My Good Deed Went Unpunished

I’ve been struggling with this blog lately, for a few different reasons.  Firstly, the baby has been sick, she’s been teething, and I haven’t been getting much sleep or free time.  But more importantly, I’ve been trying to figure out what I want this blog to be.

At first, I thought this would be a good place to document my efforts to keep some balance in my life while looking after my baby daughter.  Pete and I have managed to do some biking, some banjo picking, some cottaging, some camping, and lots of other fun things we used to do before C made her debut.  I have to admit that it’s nice to keep a little record of our lives during this time, because it goes by so quickly and it can be such a blur.  I’m sure I’ll look back and be grateful that I’ve written these posts.

At the same time, blogging can feel self-indulgent.  I’d like to be blogging about how I’m contributing, in some way, to making the world, or at least my community, a better place.  I’ve always volunteered, and I’m beginning to think that I should direct some of my extra energy toward something positive and productive.  I’ve considered a few different options.

I’ve been mulling this over for the past few weeks.  I really want to be making a difference.  I want to set a good example for C.  The culture she is growing up in can be so narcissistic and I’d like her to be a generous, empathetic little person.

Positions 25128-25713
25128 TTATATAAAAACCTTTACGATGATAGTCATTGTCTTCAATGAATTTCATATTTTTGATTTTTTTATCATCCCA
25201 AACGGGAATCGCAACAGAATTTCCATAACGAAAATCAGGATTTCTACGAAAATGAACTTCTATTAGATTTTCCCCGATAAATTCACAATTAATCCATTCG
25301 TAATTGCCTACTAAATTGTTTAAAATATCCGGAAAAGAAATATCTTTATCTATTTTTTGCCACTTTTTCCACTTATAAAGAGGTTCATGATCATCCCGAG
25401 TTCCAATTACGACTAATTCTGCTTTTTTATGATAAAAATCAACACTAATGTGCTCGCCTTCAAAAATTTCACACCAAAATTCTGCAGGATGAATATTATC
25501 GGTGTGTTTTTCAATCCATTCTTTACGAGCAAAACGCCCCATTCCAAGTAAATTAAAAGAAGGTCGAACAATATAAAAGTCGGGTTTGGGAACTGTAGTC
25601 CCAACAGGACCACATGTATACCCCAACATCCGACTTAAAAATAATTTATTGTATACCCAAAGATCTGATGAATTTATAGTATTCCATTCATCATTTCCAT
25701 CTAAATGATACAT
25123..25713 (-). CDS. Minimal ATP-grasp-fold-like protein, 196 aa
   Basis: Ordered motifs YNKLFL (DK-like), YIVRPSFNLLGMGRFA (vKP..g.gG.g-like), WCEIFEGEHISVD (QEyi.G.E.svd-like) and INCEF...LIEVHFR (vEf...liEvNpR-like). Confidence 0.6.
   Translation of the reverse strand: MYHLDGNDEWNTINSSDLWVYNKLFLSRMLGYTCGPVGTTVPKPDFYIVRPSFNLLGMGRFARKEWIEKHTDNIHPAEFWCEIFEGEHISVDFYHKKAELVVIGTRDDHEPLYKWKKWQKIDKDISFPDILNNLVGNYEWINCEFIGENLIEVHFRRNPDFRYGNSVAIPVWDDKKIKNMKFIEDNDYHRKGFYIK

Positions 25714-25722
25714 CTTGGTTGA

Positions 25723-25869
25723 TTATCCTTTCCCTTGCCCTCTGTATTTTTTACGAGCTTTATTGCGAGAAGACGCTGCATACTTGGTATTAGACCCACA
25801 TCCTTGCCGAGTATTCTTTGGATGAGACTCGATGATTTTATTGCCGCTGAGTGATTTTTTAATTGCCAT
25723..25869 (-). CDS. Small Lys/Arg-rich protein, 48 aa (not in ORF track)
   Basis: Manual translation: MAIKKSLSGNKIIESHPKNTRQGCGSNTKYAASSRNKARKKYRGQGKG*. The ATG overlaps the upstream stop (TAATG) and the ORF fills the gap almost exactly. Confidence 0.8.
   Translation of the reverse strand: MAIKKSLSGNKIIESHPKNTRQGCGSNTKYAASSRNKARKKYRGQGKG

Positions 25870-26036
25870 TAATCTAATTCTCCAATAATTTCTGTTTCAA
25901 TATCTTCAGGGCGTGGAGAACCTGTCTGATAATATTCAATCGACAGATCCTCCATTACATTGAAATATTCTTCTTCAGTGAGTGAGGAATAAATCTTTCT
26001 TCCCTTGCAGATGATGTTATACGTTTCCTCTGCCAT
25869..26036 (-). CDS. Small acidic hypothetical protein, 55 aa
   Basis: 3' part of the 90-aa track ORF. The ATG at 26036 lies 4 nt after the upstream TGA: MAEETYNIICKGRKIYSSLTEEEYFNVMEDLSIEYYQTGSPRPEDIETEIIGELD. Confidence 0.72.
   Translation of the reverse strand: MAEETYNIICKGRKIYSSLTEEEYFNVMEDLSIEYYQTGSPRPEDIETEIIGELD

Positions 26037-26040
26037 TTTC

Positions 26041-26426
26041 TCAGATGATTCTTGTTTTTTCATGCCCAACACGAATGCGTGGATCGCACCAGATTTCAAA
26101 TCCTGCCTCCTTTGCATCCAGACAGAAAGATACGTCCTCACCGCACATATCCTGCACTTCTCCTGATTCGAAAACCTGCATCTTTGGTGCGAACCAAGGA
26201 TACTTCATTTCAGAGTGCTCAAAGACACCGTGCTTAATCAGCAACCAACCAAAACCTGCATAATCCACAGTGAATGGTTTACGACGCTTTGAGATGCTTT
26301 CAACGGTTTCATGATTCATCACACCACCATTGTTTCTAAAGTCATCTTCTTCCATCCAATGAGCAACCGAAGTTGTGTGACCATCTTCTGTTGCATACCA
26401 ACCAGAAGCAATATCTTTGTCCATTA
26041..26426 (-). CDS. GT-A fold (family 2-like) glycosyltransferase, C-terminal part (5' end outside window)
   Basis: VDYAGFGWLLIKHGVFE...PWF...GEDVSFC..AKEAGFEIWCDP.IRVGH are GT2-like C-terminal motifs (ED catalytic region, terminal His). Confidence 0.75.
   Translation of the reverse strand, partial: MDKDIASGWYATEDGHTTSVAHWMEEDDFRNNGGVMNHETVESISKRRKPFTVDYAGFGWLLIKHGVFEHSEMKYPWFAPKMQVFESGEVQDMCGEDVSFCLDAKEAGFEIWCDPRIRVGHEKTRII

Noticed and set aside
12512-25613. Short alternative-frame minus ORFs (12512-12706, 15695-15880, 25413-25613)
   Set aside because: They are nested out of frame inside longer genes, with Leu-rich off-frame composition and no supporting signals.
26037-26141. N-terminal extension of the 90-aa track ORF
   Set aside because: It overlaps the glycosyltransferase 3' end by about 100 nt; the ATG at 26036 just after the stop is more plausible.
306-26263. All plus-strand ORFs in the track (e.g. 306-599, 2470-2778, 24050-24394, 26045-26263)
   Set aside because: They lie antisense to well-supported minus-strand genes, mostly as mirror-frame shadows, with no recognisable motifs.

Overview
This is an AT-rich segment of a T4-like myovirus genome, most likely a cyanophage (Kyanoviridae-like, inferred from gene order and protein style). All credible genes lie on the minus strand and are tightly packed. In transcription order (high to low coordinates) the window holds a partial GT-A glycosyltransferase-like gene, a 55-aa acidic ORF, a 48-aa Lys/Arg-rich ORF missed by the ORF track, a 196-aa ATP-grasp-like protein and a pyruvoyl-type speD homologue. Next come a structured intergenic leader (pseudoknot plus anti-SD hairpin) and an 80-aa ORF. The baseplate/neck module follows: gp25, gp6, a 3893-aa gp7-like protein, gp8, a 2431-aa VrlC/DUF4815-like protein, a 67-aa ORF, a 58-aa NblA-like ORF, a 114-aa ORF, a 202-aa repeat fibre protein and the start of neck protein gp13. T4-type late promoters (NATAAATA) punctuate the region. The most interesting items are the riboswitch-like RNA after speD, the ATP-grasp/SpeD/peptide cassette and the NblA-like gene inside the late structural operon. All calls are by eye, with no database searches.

This was all in the back of my mind the other day when I went out to Dairy Queen to get blizzards for Pete and me.  Pete would probably like for me to point out that we have Dairy Queen about twice a year (the last time was on two-for-one blizzard day, which was crazy).  It was about 6:30 pm, but it had been extremely hot that day, and was still quite warm.  I pulled into the parking lot next to an orange car and when I looked inside, I could see that someone had left their dog inside with the windows up.  The dog seemed fine, but he was panting.  I went inside, looked around at the other customers, and hoped that when I went back outside the car would be gone.  But when I got my blizzards and went back outside, the dog was still there, in the car, with the windows still up.  I considered my options.  Go back inside and let the staff know?  They were all teenagers running around trying to take orders, and I didn’t think they would be able or willing to do much.  Ask around to see whose dog it was?  That was a bit confrontational, and the thought scared me a bit (there were a few rough-looking characters in there).  I decided quickly to just check the doors of the car, in case they were unlocked.  The front door was, in fact, unlocked, so I opened it quickly and tried to roll down the window for the dog.  The dog jumped into the front seat and for a split second I thought he would either try to attack me (he was a big guy and I was in his territory) or try to escape.  The window didn’t roll down easily, since it was a pretty old, rusty car.  I managed to get it down a bit and quickly closed the door again.  I jumped into my own car and as I did I saw a man set down his order on a picnic table near the restaurant and start to walk towards our cars.  I’m not sure whether he saw me close his car door, but he gave me a very intimidating look as he walked toward me.  My heart was racing.  I didn’t look away, though.  I stared right back at him.  This was a scary, scary-looking guy.  I quickly started the car, drove off, and vowed that I would never do anything like that again.  It was stupid.  I put myself at risk.